Friday, June 10, 2011

Around the Globe with JOHN DESJARLAIS

So, after a night of heavy storms, the weather is cooler, but not uncomfortable. I hop in my transporter and I'm off to the state next door to talk with this week's author and to do a little bird watching.

1. Who is John Desjarlais and what makes you the most fascinating person in your city?

I’m a mild-mannered, absent-minded college professor in his 50s, married 33 years and a recent convert to the Catholic Church who kills people in his spare time. Well – in fiction. The killing part, I mean. I’ve turned to writing mysteries lately, though I’ve also published historical novels, literary short fiction and poetry.

Thanks for visiting with me out here in the Screen House adjoining my home in northern Illinois. I hope you enjoy the view of the restored prairie as much as I do. That’s the Rock River glimmering through the trees. At this time of year, there’s a fine perfume of lilac in the air. We’ll see quite a variety of birds at my feeders, too. The goldfinches are back. And hear that? Believe it or not, it’s a Baltimore oriole. There he is.

2. Without revealing a deep dark secret (unless you want to), what one thing would people be surprised to learn about you?

Besides being a birder? I’ve taken voice lessons (I’m a tenor) and play the mountain dulcimer. I’m teaching myself acoustic guitar. I want to play songs for my granddaughters Lillian and Lyndsey, and perhaps play in church sometime.

Also, my wife and I are involved in retired racing Greyhound rescue. That’s how we got Monte over there, snoring on the pillow. People expect Greys to be ‘hyper’ but they’re such couch potatoes. Can you tell he’s not a birder? But when he sees a squirrel or another ‘fuzzy,’ look out. That explains the low decorative wire fencing around the Screen House – so he won’t leap through the screen after a squirrel or chipmunk – or the neighbor’s cat.

3. What interested you to be become a writer rather than something else such as becoming a NASCAR driver?

Not that I’d mind having a growling muscle car, like my character, Selena De La Cruz – but I’ve been writing since I was a kid. I wrote spy novels in junior high (the era of James Bond, The Man from U.N.C.L.E., I Spy, The Avengers, The Prisoner and all that) and published short stories in my high school literary magazine. In college, I turned to radio and TV. It wasn’t until I was in my 30s that a documentary I was scripting about Western Christianity got me interested in the Irish monastic movement, where I discovered Columba of Iona. This deeply conflicted, gifted and pious warrior-monk went to war over a book, and in remorse over the 3,000 men slain, he exiled himself among the Picts of Scotland where he dueled the druids, miracles versus magic. He’s the first man to have encountered the Loch Ness monster. This was great stuff for a novel and it became “The Throne of Tara” in 1990. Having rediscovered fiction, I kept going with short stories and another historical thriller, “Relics,” which came out in 1993.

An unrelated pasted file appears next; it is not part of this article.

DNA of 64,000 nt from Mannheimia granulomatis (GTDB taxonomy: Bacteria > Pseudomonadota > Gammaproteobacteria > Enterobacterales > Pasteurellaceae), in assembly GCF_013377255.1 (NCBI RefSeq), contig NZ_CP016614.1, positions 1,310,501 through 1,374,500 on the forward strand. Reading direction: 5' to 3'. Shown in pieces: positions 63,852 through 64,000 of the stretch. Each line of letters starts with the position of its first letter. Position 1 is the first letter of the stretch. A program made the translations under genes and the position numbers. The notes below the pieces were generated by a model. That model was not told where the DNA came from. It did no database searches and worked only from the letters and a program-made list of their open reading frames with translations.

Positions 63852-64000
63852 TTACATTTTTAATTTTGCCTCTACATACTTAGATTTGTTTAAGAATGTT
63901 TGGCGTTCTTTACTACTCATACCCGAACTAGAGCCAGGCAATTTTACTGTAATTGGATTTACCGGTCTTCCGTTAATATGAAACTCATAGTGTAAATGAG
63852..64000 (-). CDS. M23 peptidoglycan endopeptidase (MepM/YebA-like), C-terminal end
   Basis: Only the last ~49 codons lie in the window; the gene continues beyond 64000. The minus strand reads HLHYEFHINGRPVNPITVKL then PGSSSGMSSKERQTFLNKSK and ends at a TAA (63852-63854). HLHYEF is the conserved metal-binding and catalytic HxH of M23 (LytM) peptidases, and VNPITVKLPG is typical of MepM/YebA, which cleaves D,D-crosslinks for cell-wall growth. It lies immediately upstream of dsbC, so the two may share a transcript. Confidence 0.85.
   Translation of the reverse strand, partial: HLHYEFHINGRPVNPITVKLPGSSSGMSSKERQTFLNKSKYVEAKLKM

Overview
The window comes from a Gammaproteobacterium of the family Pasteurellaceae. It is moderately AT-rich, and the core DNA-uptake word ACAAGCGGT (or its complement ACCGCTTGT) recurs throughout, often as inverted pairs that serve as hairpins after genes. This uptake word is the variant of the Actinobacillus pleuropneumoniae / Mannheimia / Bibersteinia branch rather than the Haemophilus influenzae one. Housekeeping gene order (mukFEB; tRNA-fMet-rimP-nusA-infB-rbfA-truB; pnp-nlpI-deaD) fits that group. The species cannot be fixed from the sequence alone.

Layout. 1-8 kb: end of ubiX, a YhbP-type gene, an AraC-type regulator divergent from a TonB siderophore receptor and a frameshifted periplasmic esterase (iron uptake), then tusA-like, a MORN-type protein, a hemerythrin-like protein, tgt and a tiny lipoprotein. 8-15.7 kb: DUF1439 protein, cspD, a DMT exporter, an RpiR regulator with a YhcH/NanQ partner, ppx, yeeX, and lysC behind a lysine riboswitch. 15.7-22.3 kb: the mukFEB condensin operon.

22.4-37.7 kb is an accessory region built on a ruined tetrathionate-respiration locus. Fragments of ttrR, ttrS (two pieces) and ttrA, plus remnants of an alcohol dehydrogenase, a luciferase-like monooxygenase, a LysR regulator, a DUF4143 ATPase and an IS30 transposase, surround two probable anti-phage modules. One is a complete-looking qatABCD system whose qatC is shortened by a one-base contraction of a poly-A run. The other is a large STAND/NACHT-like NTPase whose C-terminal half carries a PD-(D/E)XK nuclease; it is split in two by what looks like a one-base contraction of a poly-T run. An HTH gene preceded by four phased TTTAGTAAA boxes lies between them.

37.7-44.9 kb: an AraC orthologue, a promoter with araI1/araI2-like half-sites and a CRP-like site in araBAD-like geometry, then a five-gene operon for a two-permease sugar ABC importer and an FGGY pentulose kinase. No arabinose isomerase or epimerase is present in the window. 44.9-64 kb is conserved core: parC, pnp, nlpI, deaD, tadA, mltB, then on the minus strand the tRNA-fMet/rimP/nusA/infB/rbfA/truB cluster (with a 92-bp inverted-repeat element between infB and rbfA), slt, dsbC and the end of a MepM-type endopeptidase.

4. Writers are readers. With which author(s) would you enjoy sharing dinner? Why?

I’d love to sit in on a meeting of The Inklings, that English assembly of CS Lewis, JRR Tolkien, Charles Williams and others who gathered at the Eagle and Child public house in the 1930s into the 1960s. If GK Chesterton could join the group, that’d be great too. These intelligent and imaginative writers brought their faith to bear on their work without ever becoming overbearing, able to entertain and also enlighten.

Ah, there’s Charlie and Charlene Cardinal. They mate for life, you know. Somehow Charlie got trapped in the Screen House once and I had to capture him with a bedsheet and release him gently outside. I have no idea how he got in here.

How’s your iced tea? Need a refill?

5. If I were stranded on a deserted island (or suffering a four hour layover at the airport), why would your book(s) be great company?

Nearly all my reviewers say that my mysteries are un-put-downable page-turners and some have said they were compelled to read them through in a single overnight reading, robbing them of a night’s sleep. So I guess my stories have the ability to transport and transfix readers – exactly what you’d need for that delay at Heathrow. And who wouldn’t want to spend four hours with Selena? She’s smart, sexy and stylish, tough and tender by turn, opinionated and slyly witty, always interesting to listen to.

6. Share the Desjarlais process of writing in regards to: idea and character development, story outline, research (do you Google, visit places/people or make it up on the spot?), writing schedule, editing, and number of rewrites.

This changes with each book and differs for each genre. My first historical was, in effect, a highly dramatized biography, and so I had to do tons of research on the main character Columba, his times and culture. I had to entirely re-create the 6th century world in which he lived, down to every detail, even flowers and birds. Ah – hear that rat-tat-tat? I’ll bet it’s a male Downy Woodpecker, Piccoides pubecens. Where is he? There – see the red patch of feathers behind his head?